George Stanley White

Joseph Édouard Cauchon Amos Edwin Botsford David Lewis Macpherson

George Stanley White, PC (November 17, 1897 – January 6, 1977) was a Canadian parliamentarian and Speaker of the Senate of Canada from 1962 to 1963.

White was born in Madoc, Ontario. He received a law degree from Osgoode Hall Law School in Toronto and returned to Madoc to begin his legal practice after serving in World War I with the 44th Battalion of the Canadian Expeditionary Force.

White was first elected to the House of Commons of Canada in 1940. He was elected as a "National Government" candidate as that was the banner the Conservatives used for that election. The Tories subsequently changed their name to "Progressive Conservative" and he was re-elected under that banner for the riding of Hastings—Peterborough (known as Hastings—Frontenac after 1953).

As an Opposition MP, White promoted the cause of war veterans and helped write the legislation known as the "Veteran's Charter".

The 1957 election resulted in the first Progressive Conservative government in over two decades. In September of that year new Progressive Conservative Prime Minister John Diefenbaker made White his first appointment to the Senate so that Sidney Earle Smith, the newly appointed Secretary of State for External Affairs despite not being an MP could attempt to win a seat in the House of Commons through a by-election.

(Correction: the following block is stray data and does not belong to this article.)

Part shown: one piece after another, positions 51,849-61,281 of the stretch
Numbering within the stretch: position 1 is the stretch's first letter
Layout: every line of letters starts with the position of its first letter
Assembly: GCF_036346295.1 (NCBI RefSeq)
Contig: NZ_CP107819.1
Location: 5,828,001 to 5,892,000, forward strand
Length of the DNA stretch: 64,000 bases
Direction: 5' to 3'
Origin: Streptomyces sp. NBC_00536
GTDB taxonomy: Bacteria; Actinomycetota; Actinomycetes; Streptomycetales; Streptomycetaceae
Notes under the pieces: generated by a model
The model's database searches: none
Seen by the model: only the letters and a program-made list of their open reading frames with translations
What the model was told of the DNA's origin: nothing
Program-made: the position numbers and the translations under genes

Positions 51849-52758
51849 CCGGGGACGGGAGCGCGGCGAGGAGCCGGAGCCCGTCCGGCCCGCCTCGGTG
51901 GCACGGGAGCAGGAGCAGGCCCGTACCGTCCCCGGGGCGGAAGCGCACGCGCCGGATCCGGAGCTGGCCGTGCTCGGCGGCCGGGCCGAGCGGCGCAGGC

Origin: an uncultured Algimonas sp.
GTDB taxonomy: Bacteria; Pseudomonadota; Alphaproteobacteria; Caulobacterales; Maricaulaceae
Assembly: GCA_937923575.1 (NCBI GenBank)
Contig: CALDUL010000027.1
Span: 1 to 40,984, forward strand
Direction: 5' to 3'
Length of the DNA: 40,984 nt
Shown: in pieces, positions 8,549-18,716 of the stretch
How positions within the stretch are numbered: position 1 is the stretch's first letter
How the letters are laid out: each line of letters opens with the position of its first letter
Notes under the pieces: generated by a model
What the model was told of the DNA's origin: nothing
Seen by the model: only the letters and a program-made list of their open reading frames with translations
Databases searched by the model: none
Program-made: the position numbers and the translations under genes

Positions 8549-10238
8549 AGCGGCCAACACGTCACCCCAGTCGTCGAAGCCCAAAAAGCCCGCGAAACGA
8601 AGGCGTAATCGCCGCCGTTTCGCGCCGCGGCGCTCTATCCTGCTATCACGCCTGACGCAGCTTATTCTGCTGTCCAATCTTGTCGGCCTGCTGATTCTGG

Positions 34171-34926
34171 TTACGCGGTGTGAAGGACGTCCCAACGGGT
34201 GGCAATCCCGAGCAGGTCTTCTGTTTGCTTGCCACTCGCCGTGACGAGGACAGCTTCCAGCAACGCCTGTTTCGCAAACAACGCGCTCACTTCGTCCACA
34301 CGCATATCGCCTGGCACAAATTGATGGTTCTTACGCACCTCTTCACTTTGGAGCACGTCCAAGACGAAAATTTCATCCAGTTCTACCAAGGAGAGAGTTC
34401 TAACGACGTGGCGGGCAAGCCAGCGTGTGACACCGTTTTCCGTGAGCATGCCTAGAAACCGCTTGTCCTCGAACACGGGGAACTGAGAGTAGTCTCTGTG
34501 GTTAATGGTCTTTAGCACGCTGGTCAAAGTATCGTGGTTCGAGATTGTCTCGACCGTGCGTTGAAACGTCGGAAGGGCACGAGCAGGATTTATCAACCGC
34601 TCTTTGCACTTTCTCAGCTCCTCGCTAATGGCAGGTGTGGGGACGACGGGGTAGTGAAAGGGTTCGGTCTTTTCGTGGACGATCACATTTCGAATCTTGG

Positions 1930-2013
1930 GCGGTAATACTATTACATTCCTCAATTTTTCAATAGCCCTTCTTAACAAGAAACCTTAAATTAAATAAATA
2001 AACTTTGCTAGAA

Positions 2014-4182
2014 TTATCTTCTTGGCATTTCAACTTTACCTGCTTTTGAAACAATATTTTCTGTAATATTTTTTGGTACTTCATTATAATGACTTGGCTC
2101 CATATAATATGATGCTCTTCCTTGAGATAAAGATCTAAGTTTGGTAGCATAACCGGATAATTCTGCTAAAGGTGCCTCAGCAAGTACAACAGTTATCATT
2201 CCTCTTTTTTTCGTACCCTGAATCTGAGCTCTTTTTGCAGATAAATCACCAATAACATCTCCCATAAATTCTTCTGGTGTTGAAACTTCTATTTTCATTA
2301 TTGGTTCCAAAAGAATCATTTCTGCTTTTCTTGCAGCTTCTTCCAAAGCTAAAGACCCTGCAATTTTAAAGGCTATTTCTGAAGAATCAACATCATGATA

White served as the government's whip in the Senate from 1958 until September 1962 when he was appointed Speaker. He only served in the Chair for a few months until the defeat of the Diefenbaker government in the 1963 federal election. He voluntarily retired from the Senate on November 17, 1972 when he turned 75.